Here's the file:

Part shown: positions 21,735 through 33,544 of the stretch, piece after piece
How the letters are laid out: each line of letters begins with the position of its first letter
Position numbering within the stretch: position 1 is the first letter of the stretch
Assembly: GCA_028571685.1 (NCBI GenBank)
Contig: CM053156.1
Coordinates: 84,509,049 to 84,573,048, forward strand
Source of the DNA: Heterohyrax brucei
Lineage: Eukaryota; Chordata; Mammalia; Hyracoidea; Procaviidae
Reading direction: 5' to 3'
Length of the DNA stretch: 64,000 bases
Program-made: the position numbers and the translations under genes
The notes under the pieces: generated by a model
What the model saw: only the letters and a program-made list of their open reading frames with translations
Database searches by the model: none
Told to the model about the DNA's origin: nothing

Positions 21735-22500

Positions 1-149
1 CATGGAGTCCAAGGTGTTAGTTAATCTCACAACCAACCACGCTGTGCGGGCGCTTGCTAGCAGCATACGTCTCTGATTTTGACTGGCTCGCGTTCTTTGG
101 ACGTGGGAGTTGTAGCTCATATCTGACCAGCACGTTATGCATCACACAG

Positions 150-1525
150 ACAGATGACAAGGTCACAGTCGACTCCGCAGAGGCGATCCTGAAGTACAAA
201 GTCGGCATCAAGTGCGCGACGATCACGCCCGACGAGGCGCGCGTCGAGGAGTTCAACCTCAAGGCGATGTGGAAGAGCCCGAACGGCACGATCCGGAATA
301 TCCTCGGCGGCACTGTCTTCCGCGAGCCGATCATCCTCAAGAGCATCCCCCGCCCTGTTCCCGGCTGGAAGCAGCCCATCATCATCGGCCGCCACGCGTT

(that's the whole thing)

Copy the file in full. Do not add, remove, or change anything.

Part shown: positions 21,735 through 33,544 of the stretch, piece after piece
How the letters are laid out: each line of letters begins with the position of its first letter
Position numbering within the stretch: position 1 is the first letter of the stretch
Assembly: GCA_028571685.1 (NCBI GenBank)
Contig: CM053156.1
Coordinates: 84,509,049 to 84,573,048, forward strand
Source of the DNA: Heterohyrax brucei
Lineage: Eukaryota; Chordata; Mammalia; Hyracoidea; Procaviidae
Reading direction: 5' to 3'
Length of the DNA stretch: 64,000 bases
Program-made: the position numbers and the translations under genes
The notes under the pieces: generated by a model
What the model saw: only the letters and a program-made list of their open reading frames with translations
Database searches by the model: none
Told to the model about the DNA's origin: nothing

Positions 21735-22500

Positions 1-149
1 CATGGAGTCCAAGGTGTTAGTTAATCTCACAACCAACCACGCTGTGCGGGCGCTTGCTAGCAGCATACGTCTCTGATTTTGACTGGCTCGCGTTCTTTGG
101 ACGTGGGAGTTGTAGCTCATATCTGACCAGCACGTTATGCATCACACAG

Positions 150-1525
150 ACAGATGACAAGGTCACAGTCGACTCCGCAGAGGCGATCCTGAAGTACAAA
201 GTCGGCATCAAGTGCGCGACGATCACGCCCGACGAGGCGCGCGTCGAGGAGTTCAACCTCAAGGCGATGTGGAAGAGCCCGAACGGCACGATCCGGAATA
301 TCCTCGGCGGCACTGTCTTCCGCGAGCCGATCATCCTCAAGAGCATCCCCCGCCCTGTTCCCGGCTGGAAGCAGCCCATCATCATCGGCCGCCACGCGTT